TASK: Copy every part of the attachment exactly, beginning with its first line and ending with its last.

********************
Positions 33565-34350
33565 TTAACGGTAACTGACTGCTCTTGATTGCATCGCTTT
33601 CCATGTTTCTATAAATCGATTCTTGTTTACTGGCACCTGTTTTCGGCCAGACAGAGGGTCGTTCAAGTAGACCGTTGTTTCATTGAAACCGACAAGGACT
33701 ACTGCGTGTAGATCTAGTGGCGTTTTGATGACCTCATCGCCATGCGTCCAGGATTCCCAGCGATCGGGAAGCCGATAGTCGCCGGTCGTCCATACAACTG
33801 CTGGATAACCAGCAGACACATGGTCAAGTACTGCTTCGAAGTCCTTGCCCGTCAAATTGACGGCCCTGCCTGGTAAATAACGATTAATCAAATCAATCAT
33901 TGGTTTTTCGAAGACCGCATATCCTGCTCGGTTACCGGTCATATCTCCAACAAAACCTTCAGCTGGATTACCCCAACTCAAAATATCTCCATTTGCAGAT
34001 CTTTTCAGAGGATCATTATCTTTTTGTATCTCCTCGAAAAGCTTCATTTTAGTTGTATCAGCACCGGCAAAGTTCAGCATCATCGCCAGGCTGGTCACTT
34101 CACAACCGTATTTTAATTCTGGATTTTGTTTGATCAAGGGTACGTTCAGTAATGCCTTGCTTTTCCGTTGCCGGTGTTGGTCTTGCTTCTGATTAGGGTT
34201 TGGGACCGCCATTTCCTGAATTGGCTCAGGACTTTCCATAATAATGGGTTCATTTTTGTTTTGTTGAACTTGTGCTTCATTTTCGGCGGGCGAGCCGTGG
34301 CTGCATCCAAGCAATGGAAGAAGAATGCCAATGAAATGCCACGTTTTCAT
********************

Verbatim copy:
Positions 33565-34350
33565 TTAACGGTAACTGACTGCTCTTGATTGCATCGCTTT
33601 CCATGTTTCTATAAATCGATTCTTGTTTACTGGCACCTGTTTTCGGCCAGACAGAGGGTCGTTCAAGTAGACCGTTGTTTCATTGAAACCGACAAGGACT
33701 ACTGCGTGTAGATCTAGTGGCGTTTTGATGACCTCATCGCCATGCGTCCAGGATTCCCAGCGATCGGGAAGCCGATAGTCGCCGGTCGTCCATACAACTG
33801 CTGGATAACCAGCAGACACATGGTCAAGTACTGCTTCGAAGTCCTTGCCCGTCAAATTGACGGCCCTGCCTGGTAAATAACGATTAATCAAATCAATCAT
33901 TGGTTTTTCGAAGACCGCATATCCTGCTCGGTTACCGGTCATATCTCCAACAAAACCTTCAGCTGGATTACCCCAACTCAAAATATCTCCATTTGCAGAT
34001 CTTTTCAGAGGATCATTATCTTTTTGTATCTCCTCGAAAAGCTTCATTTTAGTTGTATCAGCACCGGCAAAGTTCAGCATCATCGCCAGGCTGGTCACTT
34101 CACAACCGTATTTTAATTCTGGATTTTGTTTGATCAAGGGTACGTTCAGTAATGCCTTGCTTTTCCGTTGCCGGTGTTGGTCTTGCTTCTGATTAGGGTT
34201 TGGGACCGCCATTTCCTGAATTGGCTCAGGACTTTCCATAATAATGGGTTCATTTTTGTTTTGTTGAACTTGTGCTTCATTTTCGGCGGGCGAGCCGTGG
34301 CTGCATCCAAGCAATGGAAGAAGAATGCCAATGAAATGCCACGTTTTCAT